About this Course
4.8
490 ratings
117 reviews
100% online

100% online

Start instantly and learn at your own schedule.
Flexible deadlines

Flexible deadlines

Reset deadlines in accordance to your schedule.
Hours to complete

Approx. 32 hours to complete

Suggested: 8 hours videos and quizzes...
Available languages

English

Subtitles: English
100% online

100% online

Start instantly and learn at your own schedule.
Flexible deadlines

Flexible deadlines

Reset deadlines in accordance to your schedule.
Hours to complete

Approx. 32 hours to complete

Suggested: 8 hours videos and quizzes...
Available languages

English

Subtitles: English

Syllabus - What you will learn from this course

Week
1
Hours to complete
1 hour to complete

Welcome to Class!

We’re happy that you’ve joined us! The items you see here will enable you to get the most out of this course. Please note that many of the items have been updated to reflect the addition of Jonathan’s newest lectures....
Reading
4 readings
Reading4 readings
Notes from the Instructor10m
Syllabus10m
Join the Curtis Online Forum10m
Getting to Know You10m
Week
2
Hours to complete
2 hours to complete

How Things Were

To examine the relationship Beethoven had with the piano sonata, we begin by looking at its origins. In this lecture, we will discuss the role of music generally, and of the sonata specifically, in the time of Haydn and Mozart. This lecture will also provide an introduction to the form of the sonata—to the psychological effect sonata structure has on the listener. This background will be necessary to appreciate the innovations Beethoven introduces....
Reading
6 videos (Total 59 min), 3 readings, 1 quiz
Video6 videos
Music in the Time of Haydn and Mozart12m
Enter Beethoven8m
Sonata Form in Theory7m
Sonata Form in Practice14m
…and the Form of the Sonata8m
Reading3 readings
Lesson Notes and Resources (How Things Were)10m
Lecture Corrections10m
Mr. Biss Asks...10m
Quiz1 practice exercise
How Things Were20m
Week
3
Hours to complete
2 hours to complete

The First Thirteen

Beethoven’s work has traditionally been divided into three or four periods. This is problematic, for various reasons, but the first 13 of the 32 sonatas do, in a sense, form a unit. This lecture will focus on Sonata No. 4, Op. 7, which is the largest and altogether one of the most impressive of the early works. Topics will include Beethoven’s use of the piano and the use of the sonata as a “vehicle” for the pianist, the ways in which this and other early sonatas conform to the model established by Haydn and Mozart and the ways in which they do not, and the foreshadowing of the fixations of the later years, while holding, at least on the surface, to the conventions of the time. Topics will include Beethoven’s use of the piano, and the use of the sonata as a “vehicle” for the pianist, the ways in which this and other early sonatas conform to the model established by Haydn and Mozart and the ways in which they do not, and the foreshadowing of the fixations of the later years, while holding, at least on the surface, to the conventions of the time....
Reading
4 videos (Total 44 min), 3 readings, 1 quiz
Video4 videos
Expanding the Scope of the Sonata: Op. 7, 1st Movement15m
Early Experiments in Metaphysics: Op. 7, 2nd Movement7m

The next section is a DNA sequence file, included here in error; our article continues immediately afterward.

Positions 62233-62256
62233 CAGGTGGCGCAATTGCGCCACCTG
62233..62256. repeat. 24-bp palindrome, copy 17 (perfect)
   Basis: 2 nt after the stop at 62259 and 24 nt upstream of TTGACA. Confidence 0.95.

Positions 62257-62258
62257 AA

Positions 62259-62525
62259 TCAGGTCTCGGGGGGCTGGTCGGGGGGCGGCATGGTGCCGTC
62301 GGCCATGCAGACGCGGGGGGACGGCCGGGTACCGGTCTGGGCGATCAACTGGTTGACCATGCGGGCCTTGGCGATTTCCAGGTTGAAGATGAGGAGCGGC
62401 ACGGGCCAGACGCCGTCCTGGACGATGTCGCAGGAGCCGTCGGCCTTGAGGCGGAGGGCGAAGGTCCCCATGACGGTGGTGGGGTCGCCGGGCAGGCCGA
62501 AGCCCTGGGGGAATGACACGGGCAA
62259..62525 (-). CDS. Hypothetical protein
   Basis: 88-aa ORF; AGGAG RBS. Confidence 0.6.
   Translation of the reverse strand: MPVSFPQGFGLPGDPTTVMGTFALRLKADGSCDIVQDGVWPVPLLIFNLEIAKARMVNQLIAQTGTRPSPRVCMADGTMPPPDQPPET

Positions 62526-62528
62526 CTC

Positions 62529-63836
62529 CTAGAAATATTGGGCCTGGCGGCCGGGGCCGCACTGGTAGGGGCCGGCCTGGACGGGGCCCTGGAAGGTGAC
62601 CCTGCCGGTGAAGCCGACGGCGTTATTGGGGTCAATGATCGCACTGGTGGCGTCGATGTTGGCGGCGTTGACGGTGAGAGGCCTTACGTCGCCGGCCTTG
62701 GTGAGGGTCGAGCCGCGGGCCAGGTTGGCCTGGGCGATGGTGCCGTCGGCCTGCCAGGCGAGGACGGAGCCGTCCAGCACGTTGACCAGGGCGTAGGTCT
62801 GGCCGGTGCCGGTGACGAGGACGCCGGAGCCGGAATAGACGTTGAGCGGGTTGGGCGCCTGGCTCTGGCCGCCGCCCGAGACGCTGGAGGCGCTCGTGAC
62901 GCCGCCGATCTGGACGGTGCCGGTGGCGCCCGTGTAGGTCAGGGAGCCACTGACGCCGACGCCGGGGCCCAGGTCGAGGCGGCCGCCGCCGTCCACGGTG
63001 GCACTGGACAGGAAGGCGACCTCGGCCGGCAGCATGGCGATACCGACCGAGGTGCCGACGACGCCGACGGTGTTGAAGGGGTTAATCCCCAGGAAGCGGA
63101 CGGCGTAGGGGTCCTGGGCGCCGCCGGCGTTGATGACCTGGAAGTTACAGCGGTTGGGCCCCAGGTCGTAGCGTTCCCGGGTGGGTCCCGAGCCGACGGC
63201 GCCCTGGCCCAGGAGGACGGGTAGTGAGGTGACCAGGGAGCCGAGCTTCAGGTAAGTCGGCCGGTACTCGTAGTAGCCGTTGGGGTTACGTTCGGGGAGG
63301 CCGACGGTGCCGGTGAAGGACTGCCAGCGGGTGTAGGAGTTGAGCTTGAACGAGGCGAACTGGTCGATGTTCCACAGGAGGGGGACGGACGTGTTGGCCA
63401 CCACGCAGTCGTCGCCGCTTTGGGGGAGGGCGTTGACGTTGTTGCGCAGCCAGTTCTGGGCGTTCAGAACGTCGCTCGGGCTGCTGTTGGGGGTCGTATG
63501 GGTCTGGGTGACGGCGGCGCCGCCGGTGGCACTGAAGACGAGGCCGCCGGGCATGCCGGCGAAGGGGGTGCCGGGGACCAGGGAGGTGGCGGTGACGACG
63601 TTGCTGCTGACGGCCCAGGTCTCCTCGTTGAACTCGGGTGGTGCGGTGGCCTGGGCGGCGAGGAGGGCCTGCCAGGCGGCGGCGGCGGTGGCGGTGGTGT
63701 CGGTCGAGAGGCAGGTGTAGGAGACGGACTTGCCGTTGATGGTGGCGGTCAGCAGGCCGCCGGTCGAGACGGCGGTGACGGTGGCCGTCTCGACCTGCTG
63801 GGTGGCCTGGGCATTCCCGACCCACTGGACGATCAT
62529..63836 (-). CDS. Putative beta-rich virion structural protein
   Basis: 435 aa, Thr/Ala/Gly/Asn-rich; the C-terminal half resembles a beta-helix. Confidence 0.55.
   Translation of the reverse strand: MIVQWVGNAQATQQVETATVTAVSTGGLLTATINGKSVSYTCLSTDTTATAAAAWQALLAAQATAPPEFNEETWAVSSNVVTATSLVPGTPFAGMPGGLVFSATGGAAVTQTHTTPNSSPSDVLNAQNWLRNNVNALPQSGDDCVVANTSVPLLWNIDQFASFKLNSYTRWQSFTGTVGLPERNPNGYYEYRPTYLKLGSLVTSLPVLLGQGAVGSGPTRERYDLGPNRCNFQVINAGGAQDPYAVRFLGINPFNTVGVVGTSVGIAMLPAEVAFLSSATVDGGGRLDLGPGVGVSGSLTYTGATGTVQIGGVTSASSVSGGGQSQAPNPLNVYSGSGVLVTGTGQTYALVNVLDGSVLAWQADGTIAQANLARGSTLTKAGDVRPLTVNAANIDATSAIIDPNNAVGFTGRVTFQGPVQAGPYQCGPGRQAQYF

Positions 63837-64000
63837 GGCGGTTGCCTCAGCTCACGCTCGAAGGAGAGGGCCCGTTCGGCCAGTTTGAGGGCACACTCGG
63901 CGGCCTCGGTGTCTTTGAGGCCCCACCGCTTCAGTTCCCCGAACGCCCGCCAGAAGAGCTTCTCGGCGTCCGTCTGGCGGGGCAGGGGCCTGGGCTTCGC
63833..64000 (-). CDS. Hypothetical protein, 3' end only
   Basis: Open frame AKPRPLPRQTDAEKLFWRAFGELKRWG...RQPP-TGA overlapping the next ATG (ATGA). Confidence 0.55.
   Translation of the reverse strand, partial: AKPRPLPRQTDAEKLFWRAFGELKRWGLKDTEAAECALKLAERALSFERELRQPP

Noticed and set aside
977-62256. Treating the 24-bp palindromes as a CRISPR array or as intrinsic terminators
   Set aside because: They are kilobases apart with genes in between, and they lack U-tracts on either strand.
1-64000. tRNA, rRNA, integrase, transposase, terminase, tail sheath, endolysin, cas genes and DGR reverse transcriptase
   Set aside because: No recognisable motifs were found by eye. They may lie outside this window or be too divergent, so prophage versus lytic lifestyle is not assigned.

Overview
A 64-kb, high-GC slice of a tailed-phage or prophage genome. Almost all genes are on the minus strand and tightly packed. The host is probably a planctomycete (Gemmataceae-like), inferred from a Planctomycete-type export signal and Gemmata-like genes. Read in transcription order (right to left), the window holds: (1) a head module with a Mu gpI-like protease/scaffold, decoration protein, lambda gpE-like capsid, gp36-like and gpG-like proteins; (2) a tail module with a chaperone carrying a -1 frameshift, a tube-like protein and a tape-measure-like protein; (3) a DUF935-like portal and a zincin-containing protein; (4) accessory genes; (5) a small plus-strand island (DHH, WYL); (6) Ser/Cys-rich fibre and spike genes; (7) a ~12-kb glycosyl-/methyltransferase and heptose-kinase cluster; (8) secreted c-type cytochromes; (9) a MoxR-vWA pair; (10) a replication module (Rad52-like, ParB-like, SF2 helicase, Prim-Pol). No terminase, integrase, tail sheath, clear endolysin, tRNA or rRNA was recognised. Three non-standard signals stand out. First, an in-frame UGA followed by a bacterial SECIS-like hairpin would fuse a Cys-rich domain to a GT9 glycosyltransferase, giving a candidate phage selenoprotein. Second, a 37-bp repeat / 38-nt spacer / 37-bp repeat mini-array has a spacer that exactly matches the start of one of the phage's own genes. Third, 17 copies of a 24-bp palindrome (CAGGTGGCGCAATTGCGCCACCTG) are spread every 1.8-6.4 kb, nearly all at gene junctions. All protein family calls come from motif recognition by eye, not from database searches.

Respecting and Disrespecting Tradition: Op. 7, 3rd and 4th Movements11m
Reading3 readings
Lesson Notes and Resources (The First Thirteen)10m
Mr. Biss Asks...10m
Sonata from "The First Thirteen"10m
Quiz1 practice exercise
The First Thirteen20m
Week
4
Hours to complete
2 hours to complete

New Paths

Beethoven’s conception of the sonata was perpetually in flux, but the year 1801 is a particularly experimental one. The four sonatas Op. 26 through 28 (Nos. 14 through 17, chronologically) feature the most concrete innovations among the sonatas written up to that point, and are the focus of this lecture. There will be discussion of the relationship between the movements in a classical sonata, and the radical shift it begins to undergo at this point. We will also examine the ways in which these sonatas were influential to future generations of composers, which the earlier works, great as they are, were not. As a special feature for this lecture, a recording by a current Curtis student of the first movement of Op. 28 will be available on Curtis Performs....
Reading
5 videos (Total 59 min), 4 readings, 1 quiz
Video5 videos
Re-shaping the Sonata: Op. 2619m
Blurring the Lines Between Fantasy and Sonata: Op. 27, No. 16m
Psychological Extremity in Music: Op. 27, No.215m
Subtlety and Innovation: Op. 289m
Reading4 readings
Lesson Notes and Resources (New Paths)10m
Lecture Correction10m
Mr. Biss Asks...10m
Sonatas from "New Paths"10m
Quiz1 practice exercise
New Paths20m

Instructor

Avatar

Jonathan Biss

Neubauer Family Chair in Piano Studies
Performance Faculty

About Curtis Institute of Music

The Curtis Institute of Music educates and trains exceptionally gifted young musicians for careers as performing artists on the highest professional level. Innovative programs encourage students to invent 21st-century musical careers through unique "learn by doing" opportunities and over 150 performances per year in Philadelphia and around the globe. One of the world’s leading conservatories, Curtis provides its 165 students with personalized attention from a celebrated faculty and has produced an impressive number of notable artists since its founding in 1924. ...

Frequently Asked Questions

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